In Paul's drawer are 11 pairs of white socks and an unknown number of pairs of black socks. If he blindly pulls two socks out of the drawer, there is a 15% probability that he will be holding a pair of white socks.
How many pairs of black socks are in Paul‘s sock drawer?
X= number of socks (22 items are white socks)
The probability of getting a pair of white socks when making two selections is 15 %, thus P(white pair) = 0.15.
If P1 (white) is the probability of getting white sock on the first pull, and P2 (white) is the probability of pulling a white sock the second time, then following applies:
P1 (white) * P2 (white) = 0,15
With P1 (white) = 22 / x and P2 (white) = 21 / (x-1)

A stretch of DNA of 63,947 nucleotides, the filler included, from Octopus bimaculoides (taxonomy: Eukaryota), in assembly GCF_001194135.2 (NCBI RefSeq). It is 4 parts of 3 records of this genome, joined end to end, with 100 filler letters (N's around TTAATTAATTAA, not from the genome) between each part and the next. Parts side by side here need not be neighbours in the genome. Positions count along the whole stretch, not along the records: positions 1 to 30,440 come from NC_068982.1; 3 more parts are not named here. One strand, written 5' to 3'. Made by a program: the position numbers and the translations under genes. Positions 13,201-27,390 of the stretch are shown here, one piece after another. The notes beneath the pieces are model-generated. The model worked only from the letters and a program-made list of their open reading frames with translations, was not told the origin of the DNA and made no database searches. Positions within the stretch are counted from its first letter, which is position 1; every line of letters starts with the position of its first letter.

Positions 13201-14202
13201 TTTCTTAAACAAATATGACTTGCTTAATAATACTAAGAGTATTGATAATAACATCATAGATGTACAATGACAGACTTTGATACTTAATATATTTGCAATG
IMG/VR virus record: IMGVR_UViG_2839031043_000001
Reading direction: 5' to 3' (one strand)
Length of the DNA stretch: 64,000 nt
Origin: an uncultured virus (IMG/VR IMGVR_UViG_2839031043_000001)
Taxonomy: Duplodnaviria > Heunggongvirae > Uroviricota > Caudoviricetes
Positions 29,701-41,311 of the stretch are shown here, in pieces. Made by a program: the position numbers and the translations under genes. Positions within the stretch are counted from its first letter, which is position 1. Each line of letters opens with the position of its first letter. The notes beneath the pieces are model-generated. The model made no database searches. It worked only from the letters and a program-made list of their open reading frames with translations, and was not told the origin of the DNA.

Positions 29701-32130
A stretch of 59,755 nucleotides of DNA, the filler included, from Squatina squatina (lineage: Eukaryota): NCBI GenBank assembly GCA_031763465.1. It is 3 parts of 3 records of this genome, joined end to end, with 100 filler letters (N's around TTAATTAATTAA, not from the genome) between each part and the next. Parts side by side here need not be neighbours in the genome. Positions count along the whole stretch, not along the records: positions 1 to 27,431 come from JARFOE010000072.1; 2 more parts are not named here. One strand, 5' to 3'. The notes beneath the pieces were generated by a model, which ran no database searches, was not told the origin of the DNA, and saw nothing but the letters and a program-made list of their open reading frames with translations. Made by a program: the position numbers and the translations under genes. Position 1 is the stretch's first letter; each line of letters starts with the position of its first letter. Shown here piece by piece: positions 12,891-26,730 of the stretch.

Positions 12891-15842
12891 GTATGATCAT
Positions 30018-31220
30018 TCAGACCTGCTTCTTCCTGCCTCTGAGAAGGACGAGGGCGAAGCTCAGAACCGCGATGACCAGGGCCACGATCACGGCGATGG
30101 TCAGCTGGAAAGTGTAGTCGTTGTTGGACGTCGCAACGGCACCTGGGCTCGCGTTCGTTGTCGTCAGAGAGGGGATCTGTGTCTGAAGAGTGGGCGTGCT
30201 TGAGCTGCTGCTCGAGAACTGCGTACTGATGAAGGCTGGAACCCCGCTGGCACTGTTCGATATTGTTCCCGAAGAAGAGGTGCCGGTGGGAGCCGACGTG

This can be illustrated with the following equation which we set equal to zero.
Now, we solve the quadratic equation with the p-q-formula, using the variables p = - 1 and q = (22 * 21) / 0.15, and resolve into „x“.
There are 56 socks and consequently 28 pairs of socks in Paul‘s drawer. Since we already know that 11 pairs are white socks, 17 pairs (28 – 11 = 17) of black socks remain in Paul’s drawer.